Starting the two weeks Annual Leave in March I spent most of it either on the sofa or in bed. I cried openly, laying on my wife’s chest when we were in bed. The stress over-flowing from me. At this point I must say, physically I was a mess. 113kg in weight. Totally physically unfit and lets not start to unpackage the metal fitness.
I honestly didn’t know how to fix myself. My beautiful wife tried, but nearly two weeks in to the break, I was starting to stress about going back to work. Also Annual leave at my company is not really annual leave. Its just you are at home instead of in the office. The phone still rings, emails come through and if you don’t answer you get called on your personal phone because “its important”. This culture is aggressively applied and boarders on toxic, not just for me, but many in my organisation feel the same way.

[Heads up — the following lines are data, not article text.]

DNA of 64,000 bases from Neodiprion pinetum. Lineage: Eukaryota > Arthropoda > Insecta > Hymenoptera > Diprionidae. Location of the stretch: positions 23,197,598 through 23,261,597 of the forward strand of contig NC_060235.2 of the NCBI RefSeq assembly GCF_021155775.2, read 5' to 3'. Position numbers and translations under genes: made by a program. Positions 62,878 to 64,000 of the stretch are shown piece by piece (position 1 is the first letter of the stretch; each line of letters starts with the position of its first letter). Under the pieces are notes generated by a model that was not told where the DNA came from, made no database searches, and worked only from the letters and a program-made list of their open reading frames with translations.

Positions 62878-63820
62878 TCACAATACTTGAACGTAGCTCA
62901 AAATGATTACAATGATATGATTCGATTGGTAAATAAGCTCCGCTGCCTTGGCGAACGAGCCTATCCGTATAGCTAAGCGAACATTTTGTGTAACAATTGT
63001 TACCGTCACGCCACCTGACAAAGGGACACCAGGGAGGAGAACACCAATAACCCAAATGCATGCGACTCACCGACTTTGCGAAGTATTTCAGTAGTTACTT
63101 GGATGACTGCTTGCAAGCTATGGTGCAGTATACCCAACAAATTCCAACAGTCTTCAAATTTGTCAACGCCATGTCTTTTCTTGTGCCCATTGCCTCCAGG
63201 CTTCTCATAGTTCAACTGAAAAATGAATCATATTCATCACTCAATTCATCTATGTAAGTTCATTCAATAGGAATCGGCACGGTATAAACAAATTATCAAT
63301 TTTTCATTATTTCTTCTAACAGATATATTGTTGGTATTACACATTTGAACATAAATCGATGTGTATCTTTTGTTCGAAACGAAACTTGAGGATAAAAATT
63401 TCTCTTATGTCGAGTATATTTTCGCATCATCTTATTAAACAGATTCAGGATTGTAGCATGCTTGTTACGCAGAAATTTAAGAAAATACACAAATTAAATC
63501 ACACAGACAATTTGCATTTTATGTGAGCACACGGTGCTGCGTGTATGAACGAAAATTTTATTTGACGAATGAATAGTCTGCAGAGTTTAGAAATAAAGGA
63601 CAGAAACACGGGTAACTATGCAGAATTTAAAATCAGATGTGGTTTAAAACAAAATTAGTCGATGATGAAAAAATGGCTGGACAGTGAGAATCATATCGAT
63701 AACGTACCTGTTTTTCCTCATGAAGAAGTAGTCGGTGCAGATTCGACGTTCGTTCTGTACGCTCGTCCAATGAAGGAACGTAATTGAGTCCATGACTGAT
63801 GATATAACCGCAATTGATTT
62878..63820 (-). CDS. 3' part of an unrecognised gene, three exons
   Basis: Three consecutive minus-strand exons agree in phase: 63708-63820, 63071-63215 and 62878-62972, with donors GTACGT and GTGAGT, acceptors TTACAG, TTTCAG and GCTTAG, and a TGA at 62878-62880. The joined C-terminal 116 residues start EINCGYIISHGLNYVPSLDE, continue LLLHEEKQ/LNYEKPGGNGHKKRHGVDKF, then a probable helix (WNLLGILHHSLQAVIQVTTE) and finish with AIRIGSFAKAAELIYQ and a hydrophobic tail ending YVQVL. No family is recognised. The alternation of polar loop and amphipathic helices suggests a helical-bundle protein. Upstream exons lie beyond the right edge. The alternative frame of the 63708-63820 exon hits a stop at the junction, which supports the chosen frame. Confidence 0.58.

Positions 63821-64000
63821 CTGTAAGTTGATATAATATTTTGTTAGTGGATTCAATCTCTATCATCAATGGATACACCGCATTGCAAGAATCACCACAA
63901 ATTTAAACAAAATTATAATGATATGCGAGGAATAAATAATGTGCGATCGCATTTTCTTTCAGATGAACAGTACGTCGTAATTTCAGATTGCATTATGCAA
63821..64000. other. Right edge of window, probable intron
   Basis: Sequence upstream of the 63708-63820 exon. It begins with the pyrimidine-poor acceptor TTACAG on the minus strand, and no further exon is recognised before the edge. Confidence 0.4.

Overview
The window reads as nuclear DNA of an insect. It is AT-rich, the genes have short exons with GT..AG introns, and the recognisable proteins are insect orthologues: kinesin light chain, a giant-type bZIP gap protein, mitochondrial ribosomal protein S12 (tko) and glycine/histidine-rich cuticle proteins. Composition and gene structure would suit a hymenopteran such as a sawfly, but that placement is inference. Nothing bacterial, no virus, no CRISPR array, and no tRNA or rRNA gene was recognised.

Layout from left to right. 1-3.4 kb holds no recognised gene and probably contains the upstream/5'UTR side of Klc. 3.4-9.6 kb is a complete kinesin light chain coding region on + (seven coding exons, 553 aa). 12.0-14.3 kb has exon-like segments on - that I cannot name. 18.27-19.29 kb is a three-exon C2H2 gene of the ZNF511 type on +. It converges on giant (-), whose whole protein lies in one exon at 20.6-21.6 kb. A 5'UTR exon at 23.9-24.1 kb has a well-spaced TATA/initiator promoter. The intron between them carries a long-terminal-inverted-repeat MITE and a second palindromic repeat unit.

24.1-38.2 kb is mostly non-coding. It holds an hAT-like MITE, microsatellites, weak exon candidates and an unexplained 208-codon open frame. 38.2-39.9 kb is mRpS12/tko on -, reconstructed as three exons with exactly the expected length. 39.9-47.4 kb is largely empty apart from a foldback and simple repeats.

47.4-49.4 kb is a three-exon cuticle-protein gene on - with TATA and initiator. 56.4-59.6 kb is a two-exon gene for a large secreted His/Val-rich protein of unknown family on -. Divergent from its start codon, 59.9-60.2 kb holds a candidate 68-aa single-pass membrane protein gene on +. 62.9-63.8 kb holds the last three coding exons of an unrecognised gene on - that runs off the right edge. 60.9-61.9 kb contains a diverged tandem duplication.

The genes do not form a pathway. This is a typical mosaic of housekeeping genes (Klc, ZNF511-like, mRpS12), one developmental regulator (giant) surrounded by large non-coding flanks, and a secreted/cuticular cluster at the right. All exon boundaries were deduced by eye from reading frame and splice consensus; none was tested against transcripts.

Whilst never at the point of doing something to harm myself or others, I did recognise I was circling a drain into the abyss. There had to be a new normal for me.
Then Lockdown hit!
And everything kind of stopped. “
Part II will be published next week.
Delighted to offer a free webinar – Learning from failure and why it is key to long-term success: Finding the upside of life downs.
Most of us grew up wanting to succeed at school. ‘Pass’ meant we had done well and ‘Fail’ poorly.
We would find what the pass mark was and, if inclined to do the bear minimum of work, seek to at least reach that level.
We quickly learned that teachers were unhappy when we failed: that we might need to do extra work and in some bygone days, we may even have been harshly treated for ‘failure’.